Monday, June 4, 2012

Your Future as a Lawyer: One BIG Reason You Should Romanticize the Law

I try really hard to make Legal Shoe's advice open to all types of entrepreneurs, but since law is my frame of reference, I find it pretty hard not to worry about the next generation of lawyerpreneurs. They are in for an uphill climb - that's the reality.

A propos of nothing, these thoughts occurred to me while I was writing a review of Private Lives, which for Pittsburgh area readers, is playing at the O'Reilly Theatre through June 24. It's a comedy about softening hard edges, attraction, domestic strife, and it struck me as a metaphor for my 50-year love affair with the law.

Don't forget that you can soften the hard edges of your legal career by remembering why the law seemed attractive to you in the first place.

But here is one reason. Lawrence Lessing's graduation speech and John Marshall Law School in Atlanta. It's your assigned reading for today.

Everyone is a little high after they finish any arduous graduate program. So it's easy to be filled with starry-eyed wonder that Lessing, a prominent Harvard Law professor, would encourage young graduates to hang up their own shingle without any business accumen or training. Practice for the people! Redefine what law means in the United States! Your children and your children's children will rise up and call you blessed.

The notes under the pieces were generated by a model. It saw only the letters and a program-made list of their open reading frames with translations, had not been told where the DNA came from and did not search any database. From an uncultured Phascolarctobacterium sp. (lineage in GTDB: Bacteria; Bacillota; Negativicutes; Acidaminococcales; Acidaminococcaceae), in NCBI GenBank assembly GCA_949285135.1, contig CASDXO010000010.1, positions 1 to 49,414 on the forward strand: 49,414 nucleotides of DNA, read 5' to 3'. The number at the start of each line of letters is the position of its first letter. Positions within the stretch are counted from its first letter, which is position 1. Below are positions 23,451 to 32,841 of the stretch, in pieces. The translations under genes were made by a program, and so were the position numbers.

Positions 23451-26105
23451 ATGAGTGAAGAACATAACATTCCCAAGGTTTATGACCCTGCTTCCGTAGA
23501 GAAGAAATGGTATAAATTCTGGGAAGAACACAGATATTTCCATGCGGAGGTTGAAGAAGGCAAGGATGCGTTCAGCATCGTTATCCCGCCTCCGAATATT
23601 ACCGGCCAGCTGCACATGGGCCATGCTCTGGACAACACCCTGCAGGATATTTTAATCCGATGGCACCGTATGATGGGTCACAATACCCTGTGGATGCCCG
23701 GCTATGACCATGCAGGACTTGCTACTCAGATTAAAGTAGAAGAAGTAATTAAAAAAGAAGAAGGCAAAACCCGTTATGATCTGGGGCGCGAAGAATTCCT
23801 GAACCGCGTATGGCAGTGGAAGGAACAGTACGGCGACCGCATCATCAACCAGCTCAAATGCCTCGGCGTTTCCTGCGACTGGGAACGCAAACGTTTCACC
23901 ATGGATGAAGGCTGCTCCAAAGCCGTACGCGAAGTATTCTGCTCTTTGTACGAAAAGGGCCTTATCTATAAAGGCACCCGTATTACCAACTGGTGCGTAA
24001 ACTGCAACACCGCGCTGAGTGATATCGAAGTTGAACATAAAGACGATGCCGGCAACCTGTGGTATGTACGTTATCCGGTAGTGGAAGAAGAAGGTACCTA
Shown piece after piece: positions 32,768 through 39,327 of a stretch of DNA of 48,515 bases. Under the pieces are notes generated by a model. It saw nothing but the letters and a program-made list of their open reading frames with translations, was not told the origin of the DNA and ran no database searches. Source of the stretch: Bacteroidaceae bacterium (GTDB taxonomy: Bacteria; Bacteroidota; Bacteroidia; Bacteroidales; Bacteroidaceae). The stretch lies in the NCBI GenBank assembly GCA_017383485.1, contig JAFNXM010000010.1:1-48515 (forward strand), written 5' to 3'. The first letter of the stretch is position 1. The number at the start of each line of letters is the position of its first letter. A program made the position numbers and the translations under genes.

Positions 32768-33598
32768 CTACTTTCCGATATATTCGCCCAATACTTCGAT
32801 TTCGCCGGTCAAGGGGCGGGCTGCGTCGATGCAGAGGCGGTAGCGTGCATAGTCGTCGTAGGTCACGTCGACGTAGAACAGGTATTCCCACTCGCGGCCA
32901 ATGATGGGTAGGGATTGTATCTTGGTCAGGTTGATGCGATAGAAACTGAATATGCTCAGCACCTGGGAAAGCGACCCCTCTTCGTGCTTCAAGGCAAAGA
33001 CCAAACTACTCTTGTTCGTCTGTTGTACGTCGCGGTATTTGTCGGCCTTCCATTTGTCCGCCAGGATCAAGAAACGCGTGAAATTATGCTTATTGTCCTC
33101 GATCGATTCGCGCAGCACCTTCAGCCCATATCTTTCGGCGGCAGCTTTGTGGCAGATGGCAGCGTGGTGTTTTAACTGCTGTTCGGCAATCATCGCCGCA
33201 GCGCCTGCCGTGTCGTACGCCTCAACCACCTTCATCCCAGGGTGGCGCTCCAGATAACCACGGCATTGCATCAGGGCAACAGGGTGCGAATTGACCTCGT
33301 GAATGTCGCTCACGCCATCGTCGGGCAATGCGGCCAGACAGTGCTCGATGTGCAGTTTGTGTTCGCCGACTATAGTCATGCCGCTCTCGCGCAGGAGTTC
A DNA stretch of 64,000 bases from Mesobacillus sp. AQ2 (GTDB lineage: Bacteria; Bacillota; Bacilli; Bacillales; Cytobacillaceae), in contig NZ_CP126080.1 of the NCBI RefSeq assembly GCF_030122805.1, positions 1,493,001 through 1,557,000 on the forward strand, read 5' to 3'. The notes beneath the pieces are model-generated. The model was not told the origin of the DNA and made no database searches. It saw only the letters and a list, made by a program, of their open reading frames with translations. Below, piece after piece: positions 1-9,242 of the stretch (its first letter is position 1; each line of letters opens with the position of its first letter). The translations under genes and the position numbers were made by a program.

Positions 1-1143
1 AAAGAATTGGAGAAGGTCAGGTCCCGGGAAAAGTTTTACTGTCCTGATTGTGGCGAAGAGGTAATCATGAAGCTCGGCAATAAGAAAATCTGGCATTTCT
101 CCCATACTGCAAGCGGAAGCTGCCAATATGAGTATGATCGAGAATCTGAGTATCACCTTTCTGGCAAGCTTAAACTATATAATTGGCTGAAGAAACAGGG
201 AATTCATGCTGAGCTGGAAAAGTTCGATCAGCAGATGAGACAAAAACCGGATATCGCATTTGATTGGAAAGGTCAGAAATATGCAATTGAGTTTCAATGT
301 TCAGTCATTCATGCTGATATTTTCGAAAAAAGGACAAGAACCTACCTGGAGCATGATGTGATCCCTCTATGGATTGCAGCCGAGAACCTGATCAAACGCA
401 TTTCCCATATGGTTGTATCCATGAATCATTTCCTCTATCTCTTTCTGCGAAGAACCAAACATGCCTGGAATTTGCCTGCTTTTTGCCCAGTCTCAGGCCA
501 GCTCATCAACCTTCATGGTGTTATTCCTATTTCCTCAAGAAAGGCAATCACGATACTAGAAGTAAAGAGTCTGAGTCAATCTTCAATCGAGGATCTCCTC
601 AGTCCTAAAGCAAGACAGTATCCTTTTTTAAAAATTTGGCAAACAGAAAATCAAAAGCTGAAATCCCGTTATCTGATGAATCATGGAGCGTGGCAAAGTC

There is ONE reason you should let this vision influence your thoughts about practicing law.

It softens the hard edges. Let me say that again:


A law practice, or any entrepreneurial venture, has a lot of hard edges: clients don't pay on time if at all, it's touch to keep a consistent pipeline of clients coming through the door, and you may feel the incredible burden of losing more fights than you win.

But you also have an incredible chance to leave the lives of the people around you better, whether it's your family, your clients, or the people you meet while you're trying to hawk your wares.

So this Monday, two weeks into a jobless summer, or even two weeks into your dream job, take ownership of your decision to become a lawyer. Take ownership of your decision to be an entrepreneur. Get the help you need to make it happen. Or as Lessing says:

… as you begin your career as a lawyer, as you begin to dig yourself out of the financial hole that you are in, as you enter a field too many think is just corrupt, don't think just about your families and the pride they can't hide today.

Leave it better, lawyers, than we lawyers who have educated you have given it to you. Leave it in a place that your mother and your daughter, your father and your son, can respect. Not corrupt, but true. Not just rich, but just.

Is there any other reason to be a lawyer?

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